There came a woman to the court of the East, and all should care to hear tell of her. A match for a hundred workers was this mead-woman, and yet she asked for no wages.
Medhbh was the woman’s name, well-attended and generous. She cared for many, first at the request of the Ard Rí, and after, she served many more, moved by fierce loyalty that welled from her as water from a spring.
For the space of a dozen years and more she labored. Stout of heart, she took the mantle of leader for her cóiceda, handling grievances and important matters, sharing knowledge of the law, and voicing the needs of her people to the land-chiefs.
Red-maned Medhbd traveled often to soldier’s fields, to places where the sea could not be seen in any direction. She helped prepare camps for the chieftains to meet with their people and gather with their warriors. Her bright hands served all with respect, from the roughest shovel-lifter to the gentlest lady, offering a thousand welcomes to each who entered her care. For these things, and more, six pearls from the sea were given to her to wear, gifts from chieftains in her honor.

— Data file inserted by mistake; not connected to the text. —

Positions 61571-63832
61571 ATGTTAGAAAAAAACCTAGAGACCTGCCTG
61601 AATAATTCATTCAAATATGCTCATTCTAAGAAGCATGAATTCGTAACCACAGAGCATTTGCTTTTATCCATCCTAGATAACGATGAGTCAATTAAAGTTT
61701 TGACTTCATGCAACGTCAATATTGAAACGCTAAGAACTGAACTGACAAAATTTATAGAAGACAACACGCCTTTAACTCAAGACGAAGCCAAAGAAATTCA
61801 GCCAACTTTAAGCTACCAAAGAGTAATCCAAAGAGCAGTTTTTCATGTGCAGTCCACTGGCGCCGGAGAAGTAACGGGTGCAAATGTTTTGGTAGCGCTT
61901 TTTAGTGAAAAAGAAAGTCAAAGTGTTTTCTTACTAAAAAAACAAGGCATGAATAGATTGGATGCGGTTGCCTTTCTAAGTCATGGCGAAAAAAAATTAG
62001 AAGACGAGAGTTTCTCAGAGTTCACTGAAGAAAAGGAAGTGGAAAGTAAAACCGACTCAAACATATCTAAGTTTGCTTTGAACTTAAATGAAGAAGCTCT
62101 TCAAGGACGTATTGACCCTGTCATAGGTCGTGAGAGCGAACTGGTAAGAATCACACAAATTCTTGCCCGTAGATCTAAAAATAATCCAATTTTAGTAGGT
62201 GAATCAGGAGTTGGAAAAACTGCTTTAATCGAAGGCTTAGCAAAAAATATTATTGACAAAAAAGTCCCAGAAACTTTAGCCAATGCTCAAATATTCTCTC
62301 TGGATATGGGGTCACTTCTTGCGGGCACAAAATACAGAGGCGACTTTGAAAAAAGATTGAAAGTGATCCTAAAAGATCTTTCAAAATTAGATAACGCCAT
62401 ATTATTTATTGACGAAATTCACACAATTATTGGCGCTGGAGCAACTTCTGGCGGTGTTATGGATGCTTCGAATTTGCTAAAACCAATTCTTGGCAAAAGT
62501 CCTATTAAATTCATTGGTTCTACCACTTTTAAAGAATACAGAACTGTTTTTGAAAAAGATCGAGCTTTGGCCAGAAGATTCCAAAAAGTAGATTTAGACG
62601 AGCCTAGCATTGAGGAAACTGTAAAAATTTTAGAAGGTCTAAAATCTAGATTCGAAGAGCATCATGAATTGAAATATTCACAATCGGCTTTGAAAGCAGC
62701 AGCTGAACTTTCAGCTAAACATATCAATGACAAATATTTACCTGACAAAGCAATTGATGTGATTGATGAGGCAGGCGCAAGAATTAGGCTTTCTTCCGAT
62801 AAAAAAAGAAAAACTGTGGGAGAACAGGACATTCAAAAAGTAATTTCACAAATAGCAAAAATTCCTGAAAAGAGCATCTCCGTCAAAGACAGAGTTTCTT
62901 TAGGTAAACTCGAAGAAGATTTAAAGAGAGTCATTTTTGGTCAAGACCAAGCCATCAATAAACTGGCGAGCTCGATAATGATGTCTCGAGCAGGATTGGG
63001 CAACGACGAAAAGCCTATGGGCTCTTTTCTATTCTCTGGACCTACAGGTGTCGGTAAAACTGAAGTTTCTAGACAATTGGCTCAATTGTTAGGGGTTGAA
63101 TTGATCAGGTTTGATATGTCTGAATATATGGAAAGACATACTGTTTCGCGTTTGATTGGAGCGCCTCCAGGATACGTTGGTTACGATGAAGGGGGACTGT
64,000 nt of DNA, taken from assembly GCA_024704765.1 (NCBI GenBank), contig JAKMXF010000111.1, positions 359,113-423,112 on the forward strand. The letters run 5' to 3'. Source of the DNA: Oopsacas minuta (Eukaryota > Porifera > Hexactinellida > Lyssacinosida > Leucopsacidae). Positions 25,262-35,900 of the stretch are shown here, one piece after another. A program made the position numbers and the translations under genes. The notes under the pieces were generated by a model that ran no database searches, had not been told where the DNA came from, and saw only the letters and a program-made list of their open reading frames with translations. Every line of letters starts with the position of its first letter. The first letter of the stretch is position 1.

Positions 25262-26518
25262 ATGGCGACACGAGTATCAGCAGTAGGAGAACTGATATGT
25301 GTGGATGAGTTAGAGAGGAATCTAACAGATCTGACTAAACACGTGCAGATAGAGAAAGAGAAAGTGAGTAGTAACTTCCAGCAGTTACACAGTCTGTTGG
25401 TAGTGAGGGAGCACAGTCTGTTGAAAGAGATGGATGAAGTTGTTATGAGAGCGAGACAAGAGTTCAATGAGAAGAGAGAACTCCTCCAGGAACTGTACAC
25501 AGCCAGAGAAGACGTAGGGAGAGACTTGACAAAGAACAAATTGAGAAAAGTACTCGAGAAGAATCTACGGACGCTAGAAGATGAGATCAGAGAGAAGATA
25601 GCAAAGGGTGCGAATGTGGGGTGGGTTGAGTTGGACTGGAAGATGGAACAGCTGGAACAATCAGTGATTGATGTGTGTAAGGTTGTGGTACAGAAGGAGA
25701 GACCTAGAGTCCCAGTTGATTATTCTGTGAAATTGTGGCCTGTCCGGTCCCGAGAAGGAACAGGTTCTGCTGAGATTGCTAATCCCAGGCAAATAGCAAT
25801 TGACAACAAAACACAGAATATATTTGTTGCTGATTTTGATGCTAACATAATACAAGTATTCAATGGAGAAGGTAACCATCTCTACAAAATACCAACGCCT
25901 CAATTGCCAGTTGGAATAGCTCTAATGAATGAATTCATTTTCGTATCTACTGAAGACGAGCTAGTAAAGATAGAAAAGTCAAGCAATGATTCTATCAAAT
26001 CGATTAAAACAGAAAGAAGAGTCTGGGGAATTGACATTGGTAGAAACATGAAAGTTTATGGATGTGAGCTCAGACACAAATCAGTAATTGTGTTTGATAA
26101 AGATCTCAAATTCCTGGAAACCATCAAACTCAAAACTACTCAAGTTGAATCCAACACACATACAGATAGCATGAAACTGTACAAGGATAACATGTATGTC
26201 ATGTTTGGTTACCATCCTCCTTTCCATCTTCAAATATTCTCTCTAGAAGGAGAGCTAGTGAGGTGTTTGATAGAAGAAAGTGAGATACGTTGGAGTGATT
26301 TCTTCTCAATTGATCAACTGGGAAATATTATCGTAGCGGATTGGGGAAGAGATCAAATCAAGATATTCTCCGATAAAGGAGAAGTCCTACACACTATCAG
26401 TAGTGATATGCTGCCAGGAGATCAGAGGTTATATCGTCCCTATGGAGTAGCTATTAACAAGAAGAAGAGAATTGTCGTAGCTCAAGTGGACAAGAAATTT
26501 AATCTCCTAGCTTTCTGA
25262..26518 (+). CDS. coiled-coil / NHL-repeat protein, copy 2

One day, when the winds of Feabhra had blown for twenty-three days, one pearl fell into Medhbd’s lap as she worked. She instinctively cradled the salt-treasure to her breast. When she brought down her hand, she found the pearl transformed to garnet, red as blood and clear as water. Suddenly she was surrounded by many white-winged birds who pulled her toward their flock by their beaks and pushed her with their wings.
Thus was Medhbh
Saerlaith ingen Chennetig wrote and collected it from Athlæða Fálkribrú.
This piece is supposed to sound like a Celtic story. I read a lot of early Celtic works to hopefully make it sound right.
The last bit IN IRISH (I think): Saerlaith
https://en.wikipedia.org/wiki/List_of_Irish_kingdoms and https://en.wikipedia.org/wiki/T%C3%BAath